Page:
- A new variant of SARS-CoV-2, which is the virus that causes COVID-19, was first detected in the United Kingdom in September 2020.
- The variant, called B.1.1.7, is known to spread more easily than older variants of the virus.
- A new study adds to evidence that B.1.1.7 is also more deadly than previous variants.
- Compared with older variants, the new variant caused around 64% more deaths in pairs of individuals matched for factors such as age, gender, and ethnicity.
All data and statistics are based on publicly available data at the time of publication. Some information may be out of date.
In early September 2020, scientists detected a new variant of SARS-CoV-2 in the south-east of England that is more transmissible than older variants.
By the end of 2020, the new variant — called B.1.1.7 — had spread across the United Kingdom and accounted for three-quarters of all infections.
To date, the new variant has spread to at least 94 countries worldwide, including the United States, where there have been more than 3,000 confirmed cases.
A previous study, reported by Medical News Today, found that B.1.1.7 is associated with a 35% higher mortality rate among those who test positive for SARS-CoV-2 in the community.
However, research at the University of Bristol and the University of Exeter in the U.K. now suggests that the increased mortality risk may be as much as 64%.
The scientists compared the mortality rates for 54,906 matched pairs of participants who tested positive for older variants of the virus or B.1.1.7 in community testing.
To account for other factors that could affect mortality risk from COVID-19, the scientists matched each pair of participants for the following:
- deprivation level
- date of positive test
All the participants tested positive between October 1, 2020, and January 29, 2021, and the researchers followed them until February 12, 2021.
According to their analysis, patients with a B.1.1.7 infection were between 32–104% more likely to die from the infection within 28 days of a positive test.
The most likely increase in mortality risk with the new variant is close to the middle of this range, at around 64%, say the researchers.
This equates to an increase in the number of deaths from 2.5 to 4.1 per 1,000 people who test positive for SARS-CoV-2 in the community.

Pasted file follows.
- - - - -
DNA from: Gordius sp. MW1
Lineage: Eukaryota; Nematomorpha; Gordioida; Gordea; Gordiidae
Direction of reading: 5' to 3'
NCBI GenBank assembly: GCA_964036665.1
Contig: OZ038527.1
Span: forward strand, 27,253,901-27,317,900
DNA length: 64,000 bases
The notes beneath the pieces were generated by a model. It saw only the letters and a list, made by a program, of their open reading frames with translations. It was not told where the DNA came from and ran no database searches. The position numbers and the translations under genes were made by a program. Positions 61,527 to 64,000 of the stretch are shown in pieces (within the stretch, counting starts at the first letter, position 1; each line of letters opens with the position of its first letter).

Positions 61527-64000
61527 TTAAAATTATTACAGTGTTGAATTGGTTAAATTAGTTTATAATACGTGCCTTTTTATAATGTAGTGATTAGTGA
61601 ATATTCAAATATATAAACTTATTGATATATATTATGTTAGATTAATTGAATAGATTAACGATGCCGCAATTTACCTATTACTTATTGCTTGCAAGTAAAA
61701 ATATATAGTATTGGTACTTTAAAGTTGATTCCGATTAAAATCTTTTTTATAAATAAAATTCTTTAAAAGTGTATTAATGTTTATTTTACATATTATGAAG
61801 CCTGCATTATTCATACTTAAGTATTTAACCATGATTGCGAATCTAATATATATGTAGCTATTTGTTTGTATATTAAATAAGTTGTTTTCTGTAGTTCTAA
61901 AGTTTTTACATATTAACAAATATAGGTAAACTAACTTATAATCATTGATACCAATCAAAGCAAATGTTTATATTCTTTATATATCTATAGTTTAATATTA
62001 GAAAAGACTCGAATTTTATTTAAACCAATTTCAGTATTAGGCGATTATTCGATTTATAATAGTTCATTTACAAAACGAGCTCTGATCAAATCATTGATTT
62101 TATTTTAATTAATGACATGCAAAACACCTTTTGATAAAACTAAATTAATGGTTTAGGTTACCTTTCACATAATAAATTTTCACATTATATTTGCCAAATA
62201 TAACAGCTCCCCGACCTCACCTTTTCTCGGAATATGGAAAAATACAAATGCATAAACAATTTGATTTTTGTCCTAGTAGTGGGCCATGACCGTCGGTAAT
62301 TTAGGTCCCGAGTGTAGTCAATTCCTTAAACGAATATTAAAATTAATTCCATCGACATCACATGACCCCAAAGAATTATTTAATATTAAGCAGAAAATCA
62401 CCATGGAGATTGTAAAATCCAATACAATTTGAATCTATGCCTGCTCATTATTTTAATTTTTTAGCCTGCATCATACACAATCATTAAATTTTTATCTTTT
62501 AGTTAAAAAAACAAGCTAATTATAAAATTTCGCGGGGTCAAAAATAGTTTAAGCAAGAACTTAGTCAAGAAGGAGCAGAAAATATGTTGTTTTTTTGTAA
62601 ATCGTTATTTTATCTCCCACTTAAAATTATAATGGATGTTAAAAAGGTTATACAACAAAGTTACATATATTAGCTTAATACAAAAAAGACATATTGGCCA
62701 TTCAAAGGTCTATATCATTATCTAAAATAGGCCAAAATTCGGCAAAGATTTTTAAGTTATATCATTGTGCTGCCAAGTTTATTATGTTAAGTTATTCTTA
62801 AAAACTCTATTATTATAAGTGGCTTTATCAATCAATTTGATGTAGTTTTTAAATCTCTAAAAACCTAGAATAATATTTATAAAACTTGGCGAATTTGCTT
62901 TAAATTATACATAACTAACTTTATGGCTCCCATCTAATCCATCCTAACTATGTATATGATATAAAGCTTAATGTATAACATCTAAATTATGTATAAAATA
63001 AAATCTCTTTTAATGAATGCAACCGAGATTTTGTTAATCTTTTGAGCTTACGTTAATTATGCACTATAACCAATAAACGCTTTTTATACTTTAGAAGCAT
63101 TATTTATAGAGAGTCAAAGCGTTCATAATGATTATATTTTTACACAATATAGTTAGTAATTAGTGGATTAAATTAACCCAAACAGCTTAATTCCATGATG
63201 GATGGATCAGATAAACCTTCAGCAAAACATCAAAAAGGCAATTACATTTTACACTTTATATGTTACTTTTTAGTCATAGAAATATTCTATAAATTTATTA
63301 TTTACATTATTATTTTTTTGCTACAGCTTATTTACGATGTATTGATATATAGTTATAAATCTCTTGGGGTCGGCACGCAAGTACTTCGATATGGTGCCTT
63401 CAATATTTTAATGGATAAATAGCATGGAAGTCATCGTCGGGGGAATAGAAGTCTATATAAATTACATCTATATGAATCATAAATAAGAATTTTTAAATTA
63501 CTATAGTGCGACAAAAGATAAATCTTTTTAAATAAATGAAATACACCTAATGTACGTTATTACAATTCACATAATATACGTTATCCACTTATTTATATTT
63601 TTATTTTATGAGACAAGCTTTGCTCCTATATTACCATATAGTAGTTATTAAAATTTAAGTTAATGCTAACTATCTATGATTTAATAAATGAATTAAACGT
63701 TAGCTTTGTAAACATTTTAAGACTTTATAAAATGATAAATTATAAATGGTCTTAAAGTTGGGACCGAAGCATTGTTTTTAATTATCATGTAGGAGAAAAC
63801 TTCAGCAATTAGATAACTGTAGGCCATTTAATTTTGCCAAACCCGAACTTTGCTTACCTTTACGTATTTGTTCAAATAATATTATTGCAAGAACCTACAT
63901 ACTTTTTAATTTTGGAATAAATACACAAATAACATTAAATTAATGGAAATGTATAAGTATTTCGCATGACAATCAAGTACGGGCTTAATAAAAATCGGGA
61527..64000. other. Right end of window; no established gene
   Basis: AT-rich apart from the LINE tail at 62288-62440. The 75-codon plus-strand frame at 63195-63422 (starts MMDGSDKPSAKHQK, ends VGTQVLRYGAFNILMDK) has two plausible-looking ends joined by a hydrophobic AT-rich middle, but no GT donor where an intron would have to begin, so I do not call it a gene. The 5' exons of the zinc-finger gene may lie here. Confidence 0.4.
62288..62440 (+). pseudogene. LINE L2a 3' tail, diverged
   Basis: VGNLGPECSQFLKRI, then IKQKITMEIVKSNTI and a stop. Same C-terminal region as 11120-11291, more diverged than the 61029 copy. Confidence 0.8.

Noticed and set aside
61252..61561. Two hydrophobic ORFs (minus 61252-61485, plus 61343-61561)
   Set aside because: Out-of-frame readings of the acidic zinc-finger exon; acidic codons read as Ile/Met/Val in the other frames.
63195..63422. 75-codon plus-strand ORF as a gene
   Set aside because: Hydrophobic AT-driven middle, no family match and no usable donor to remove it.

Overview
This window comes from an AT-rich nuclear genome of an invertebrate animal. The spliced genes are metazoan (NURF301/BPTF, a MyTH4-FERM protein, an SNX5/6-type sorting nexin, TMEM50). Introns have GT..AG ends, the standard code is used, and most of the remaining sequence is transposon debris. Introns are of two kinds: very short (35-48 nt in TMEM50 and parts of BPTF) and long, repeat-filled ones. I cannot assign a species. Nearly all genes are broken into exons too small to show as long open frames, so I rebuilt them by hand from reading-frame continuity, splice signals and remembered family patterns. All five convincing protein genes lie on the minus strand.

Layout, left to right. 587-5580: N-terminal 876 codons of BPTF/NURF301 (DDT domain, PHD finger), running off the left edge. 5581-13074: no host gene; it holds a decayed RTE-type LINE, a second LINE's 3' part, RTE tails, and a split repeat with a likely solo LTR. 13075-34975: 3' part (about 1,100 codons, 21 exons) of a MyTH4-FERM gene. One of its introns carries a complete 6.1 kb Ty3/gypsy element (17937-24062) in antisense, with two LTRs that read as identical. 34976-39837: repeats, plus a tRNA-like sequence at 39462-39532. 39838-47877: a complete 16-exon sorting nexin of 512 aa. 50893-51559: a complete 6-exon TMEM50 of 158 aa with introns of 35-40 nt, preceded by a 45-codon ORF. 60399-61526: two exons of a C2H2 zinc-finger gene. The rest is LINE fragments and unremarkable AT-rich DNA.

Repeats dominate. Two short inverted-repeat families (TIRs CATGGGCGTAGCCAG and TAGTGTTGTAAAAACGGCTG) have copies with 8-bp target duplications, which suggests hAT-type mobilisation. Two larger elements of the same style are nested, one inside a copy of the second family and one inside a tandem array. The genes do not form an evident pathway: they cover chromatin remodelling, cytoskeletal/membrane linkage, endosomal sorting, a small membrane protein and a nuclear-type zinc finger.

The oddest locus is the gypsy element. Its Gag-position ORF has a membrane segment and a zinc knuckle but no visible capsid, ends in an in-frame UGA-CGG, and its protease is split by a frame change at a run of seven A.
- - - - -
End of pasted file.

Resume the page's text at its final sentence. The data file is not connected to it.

The study appears in the
“This increased lethality, in addition to the increased transmissibility, means that this version of the virus presents a substantial challenge to healthcare systems and policymakers,” said Dr. Simon Clarke, Associate Professor in Cellular Microbiology at the University of Reading in the U.K., who was not involved in the research.
“It also makes it even more important people get vaccinated when called,” he told the Science Media Centre in London.
The authors of the new study were able to deduce which patients acquired a B.1.1.7 infection thanks to a glitch in the polymerase chain reaction (PCR) test for the virus.
The test works by amplifying the sequences of three of the virus’s genes, but the new variant has a mutation in one of these — a gene that codes for its spike proteins.
The mutation prevents the amplification of this gene in B.1.1.7, so the test detects only two out of the three genes. This allows researchers to estimate how many people of those tested have contracted the new variant.
“It was fortunate the mutation happened in a part of the genome covered by routine testing,” says one of the authors, Ellen Brooks-Pollock, Ph.D., senior lecturer in veterinary public health at the University of Bristol.
“Future mutations could arise and spread unchecked,” she adds.
The researchers hope their study will inform government and health officials’ response to this variant and others that are likely to emerge.
Senior author Leon Danon, Ph.D., associate professor in infectious disease epidemiology and data analytics at the University of Bristol, warns:
“SARS-CoV-2 appears able to mutate quickly, and there is a real concern that other variants will arise with resistance to rapidly rolled out vaccines. Monitoring for new variants as they arise, measuring their characteristics, and acting appropriately needs to be a key part of the public health response in the future.”
The authors note that by using matched pairs of patients, they could control for several potential biases in their estimate of increased mortality with B.1.1.7.
In particular, they matched each pair according to where they lived and the date of their positive test result.
This helped account for possible variations in hospital care, which came under increasing pressure as a second wave of infections began in the U.K. in autumn 2020.
However, Dr. Julian Tang, consultant virologist at the University of Leicester in the U.K., told the Science Media Centre that he remained unconvinced by the results.
He pointed out that the researchers did not match participants for pre-existing conditions — known as “comorbidities” — that predispose [people] to more severe COVID-19, including diabetes and hypertension.
“Clinical teams know that the coldest winter temperatures occurring in January or February can exacerbate all the comorbidities that predispose to more severe outcomes of COVID-19,” he said.
He suggested that further analysis of COVID-19 outcomes during warmer months would be needed to account for the differential effects of the weather on people with these comorbidities.